The FDA has launched an investigation into reports of T-cell malignancies in patients treated with autologous chimeric antigen receptor (CAR) T-cell therapies targeting B-cell maturation antigen (BCMA) or CD19.
The agency has received multiple reports of T-cell malignancies, including CAR-positive lymphomas, from clinical trials and postmarketing adverse event data sources, according to a statement posted on the FDA website. Serious outcomes of these secondary malignancies have included hospitalization and death. The notice and investigation pertain to all currently approved BCMA- and CD19-targeted CAR T-cell products:
- Axicabtagene ciloleucel (Yescarta)
- Brexucabtagene autoleucel (Tecartus)
- Ciltacabtagene autoleucel (Carvykti)
- Lisocabtagene maraleucel (Breyanzi)
- Tisagenlecleucel (Kymriah)
“Although the overall benefits of these products continue to outweigh their potential risks for their approved uses, FDA is investigating the identified risk of T-cell malignancy with serious outcomes, including hospitalizations and death, and is evaluating the need for regulatory action,” agency officials said in the statement. “As with all gene therapy products with integrating vectors (lentiviral or retroviral vectors), the potential risk of developing secondary malignancies is labeled as a class warning in the U.S. prescribing information for approved BCMA-directed and CD19-directed genetically modified autologous T-cell immunotherapies.”
According to an FDA spokesperson, the agency has received 19 reports of CAR-associated T-cell malignancies, five from clinical trials and 14 from the FDA’s adverse event reporting system. The agency is investigating “the identified risk of T-cell malignancy with serious outcomes, including hospitalization and death,” but no specific numbers were provided for those outcomes.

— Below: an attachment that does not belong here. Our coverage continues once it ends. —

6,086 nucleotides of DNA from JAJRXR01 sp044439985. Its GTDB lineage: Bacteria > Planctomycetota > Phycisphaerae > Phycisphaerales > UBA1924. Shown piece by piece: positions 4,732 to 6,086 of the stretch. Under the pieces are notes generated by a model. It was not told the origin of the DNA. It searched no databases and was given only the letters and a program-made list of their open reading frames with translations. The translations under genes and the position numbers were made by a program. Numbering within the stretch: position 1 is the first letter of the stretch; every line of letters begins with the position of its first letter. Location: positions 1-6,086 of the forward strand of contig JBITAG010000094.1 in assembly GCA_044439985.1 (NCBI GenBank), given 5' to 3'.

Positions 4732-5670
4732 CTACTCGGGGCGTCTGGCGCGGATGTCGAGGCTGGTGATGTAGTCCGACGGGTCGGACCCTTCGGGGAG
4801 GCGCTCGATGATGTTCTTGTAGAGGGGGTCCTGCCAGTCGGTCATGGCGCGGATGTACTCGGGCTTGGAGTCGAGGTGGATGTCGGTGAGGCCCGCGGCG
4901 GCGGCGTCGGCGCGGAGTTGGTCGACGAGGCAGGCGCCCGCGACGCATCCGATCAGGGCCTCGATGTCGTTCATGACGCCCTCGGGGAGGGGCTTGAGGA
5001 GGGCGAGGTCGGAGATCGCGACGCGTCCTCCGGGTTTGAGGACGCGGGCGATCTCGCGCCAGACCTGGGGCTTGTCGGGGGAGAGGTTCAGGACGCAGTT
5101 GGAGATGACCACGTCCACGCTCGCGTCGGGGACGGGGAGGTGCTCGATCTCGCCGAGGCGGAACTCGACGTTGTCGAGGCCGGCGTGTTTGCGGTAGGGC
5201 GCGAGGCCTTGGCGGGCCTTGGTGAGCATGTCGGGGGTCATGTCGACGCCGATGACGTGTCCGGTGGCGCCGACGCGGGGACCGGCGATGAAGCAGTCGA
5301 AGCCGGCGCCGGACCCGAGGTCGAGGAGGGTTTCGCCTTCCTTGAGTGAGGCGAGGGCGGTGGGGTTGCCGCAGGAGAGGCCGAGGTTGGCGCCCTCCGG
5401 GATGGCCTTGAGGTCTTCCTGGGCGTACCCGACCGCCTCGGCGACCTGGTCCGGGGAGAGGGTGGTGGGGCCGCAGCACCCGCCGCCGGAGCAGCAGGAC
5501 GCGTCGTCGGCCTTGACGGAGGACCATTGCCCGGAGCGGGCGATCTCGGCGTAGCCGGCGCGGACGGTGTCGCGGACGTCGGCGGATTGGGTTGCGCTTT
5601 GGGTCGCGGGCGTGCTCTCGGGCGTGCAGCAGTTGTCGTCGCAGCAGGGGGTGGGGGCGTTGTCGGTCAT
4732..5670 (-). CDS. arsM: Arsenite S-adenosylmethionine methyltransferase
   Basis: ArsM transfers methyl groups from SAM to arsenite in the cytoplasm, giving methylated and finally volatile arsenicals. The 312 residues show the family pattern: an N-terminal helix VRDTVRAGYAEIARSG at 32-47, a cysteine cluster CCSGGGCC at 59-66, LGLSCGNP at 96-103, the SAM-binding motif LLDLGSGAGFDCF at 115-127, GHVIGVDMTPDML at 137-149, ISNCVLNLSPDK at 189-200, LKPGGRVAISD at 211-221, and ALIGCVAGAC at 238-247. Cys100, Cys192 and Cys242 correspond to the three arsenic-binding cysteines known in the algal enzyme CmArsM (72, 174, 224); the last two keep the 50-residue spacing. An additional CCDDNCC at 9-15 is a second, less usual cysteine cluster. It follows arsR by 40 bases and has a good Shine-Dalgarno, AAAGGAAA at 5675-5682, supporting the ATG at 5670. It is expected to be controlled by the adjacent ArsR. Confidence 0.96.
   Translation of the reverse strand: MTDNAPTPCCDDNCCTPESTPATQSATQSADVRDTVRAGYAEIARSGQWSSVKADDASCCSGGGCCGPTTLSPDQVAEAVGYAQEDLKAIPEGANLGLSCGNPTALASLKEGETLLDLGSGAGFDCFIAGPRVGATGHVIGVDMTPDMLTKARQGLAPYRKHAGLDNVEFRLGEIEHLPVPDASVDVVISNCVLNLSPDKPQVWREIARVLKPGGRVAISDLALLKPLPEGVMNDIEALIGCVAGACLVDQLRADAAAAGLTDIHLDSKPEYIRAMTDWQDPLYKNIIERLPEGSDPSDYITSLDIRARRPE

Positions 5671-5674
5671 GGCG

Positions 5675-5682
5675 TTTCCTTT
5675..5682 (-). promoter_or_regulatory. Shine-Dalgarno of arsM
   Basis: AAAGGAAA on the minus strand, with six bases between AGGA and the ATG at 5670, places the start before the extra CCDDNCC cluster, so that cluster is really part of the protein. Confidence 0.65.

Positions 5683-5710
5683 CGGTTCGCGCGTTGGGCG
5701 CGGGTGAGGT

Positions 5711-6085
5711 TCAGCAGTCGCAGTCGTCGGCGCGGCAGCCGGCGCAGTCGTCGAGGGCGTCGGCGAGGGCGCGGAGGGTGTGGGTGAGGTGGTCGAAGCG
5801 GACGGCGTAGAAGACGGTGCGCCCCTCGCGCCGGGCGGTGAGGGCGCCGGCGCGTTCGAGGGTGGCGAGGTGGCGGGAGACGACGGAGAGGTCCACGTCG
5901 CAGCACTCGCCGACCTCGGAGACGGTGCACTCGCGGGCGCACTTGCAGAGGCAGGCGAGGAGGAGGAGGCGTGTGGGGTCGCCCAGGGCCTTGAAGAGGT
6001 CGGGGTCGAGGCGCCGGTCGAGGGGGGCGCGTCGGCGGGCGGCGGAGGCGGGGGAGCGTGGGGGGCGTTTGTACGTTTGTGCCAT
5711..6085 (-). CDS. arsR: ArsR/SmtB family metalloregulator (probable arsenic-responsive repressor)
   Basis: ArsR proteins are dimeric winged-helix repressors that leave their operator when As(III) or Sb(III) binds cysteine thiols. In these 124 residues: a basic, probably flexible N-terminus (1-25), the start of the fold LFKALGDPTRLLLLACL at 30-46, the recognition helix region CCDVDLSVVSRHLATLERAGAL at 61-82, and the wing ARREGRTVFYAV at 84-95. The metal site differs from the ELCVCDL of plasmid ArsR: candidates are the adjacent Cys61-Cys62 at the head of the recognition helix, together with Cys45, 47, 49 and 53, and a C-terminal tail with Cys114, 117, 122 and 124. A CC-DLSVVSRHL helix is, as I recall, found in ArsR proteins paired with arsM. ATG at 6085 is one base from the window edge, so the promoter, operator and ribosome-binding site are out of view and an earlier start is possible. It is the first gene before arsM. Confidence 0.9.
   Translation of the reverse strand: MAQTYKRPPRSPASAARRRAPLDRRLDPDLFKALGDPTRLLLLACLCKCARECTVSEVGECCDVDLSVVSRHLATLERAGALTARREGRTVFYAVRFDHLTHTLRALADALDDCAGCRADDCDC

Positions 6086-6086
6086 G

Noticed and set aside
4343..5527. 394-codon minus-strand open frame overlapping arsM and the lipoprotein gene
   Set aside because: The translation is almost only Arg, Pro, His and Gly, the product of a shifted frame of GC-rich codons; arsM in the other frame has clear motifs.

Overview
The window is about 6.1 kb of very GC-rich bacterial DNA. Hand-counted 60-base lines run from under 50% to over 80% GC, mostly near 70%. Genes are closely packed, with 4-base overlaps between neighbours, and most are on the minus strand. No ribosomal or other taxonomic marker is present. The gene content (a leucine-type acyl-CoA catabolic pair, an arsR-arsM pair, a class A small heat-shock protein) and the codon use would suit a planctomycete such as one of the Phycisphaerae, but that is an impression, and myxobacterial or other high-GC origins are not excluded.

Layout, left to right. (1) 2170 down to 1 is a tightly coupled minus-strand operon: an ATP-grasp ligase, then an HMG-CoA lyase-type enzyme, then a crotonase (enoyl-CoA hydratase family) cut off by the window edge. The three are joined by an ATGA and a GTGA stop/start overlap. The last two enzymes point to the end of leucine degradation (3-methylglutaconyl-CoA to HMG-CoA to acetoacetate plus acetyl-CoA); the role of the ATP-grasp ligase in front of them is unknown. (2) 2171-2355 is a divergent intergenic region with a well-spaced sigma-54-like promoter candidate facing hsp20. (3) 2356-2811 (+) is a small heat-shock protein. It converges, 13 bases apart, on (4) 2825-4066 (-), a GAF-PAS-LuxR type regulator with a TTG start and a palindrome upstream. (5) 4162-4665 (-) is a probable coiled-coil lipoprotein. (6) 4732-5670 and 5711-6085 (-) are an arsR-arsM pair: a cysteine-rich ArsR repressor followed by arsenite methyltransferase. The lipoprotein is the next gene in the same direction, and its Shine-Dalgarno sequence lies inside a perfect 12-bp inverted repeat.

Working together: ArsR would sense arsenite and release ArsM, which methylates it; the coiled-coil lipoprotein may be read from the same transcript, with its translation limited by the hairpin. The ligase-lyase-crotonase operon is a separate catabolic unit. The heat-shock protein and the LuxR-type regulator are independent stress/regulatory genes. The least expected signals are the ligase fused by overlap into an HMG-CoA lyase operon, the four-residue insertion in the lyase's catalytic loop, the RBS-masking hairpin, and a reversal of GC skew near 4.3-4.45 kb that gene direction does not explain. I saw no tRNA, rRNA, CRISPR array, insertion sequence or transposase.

A principal investigator in trials of CAR T-cell therapies said he is unaware of any peer-reviewed reports of T-cell malignancies associated with the approved therapies.
“That said, it is not out of the realm of possibility that one or two out of 10,000 patients could develop T-cell lymphoma,” Frederick Locke, MD, of the Moffitt Cancer Center in Tampa, Florida, told MedPage Today via email. “We know that the CAR gene, in at least one case, has mediated disruption of the TET2 gene, which enhanced clonal proliferation and effectiveness of CAR-T for leukemia.”
“In addition, several patients previously developed CAR-positive T-cell lymphoma after receiving an investigational CAR that utilized transposon technology, which is not used with FDA-approved CAR T cells,” he added. “Finally, we know that cancer immunotherapy such as checkpoint blockade for solid tumors, which does not rely on gene therapy, can very rarely result in T-cell lymphomas.”
Locke said he looks forward to learning more about whether patients “have truly developed CAR-positive T-cell lymphoma” after treatment with the approved therapies, and if so, how many. He echoed the FDA position that the therapies’ benefits outweigh the risks, as reflected in the clinical experience involving thousands of patients.
“I firmly believe that these therapies offer tremendous value to patients, curing those without other viable treatment options and improving survival in the case of lymphoma,” he noted.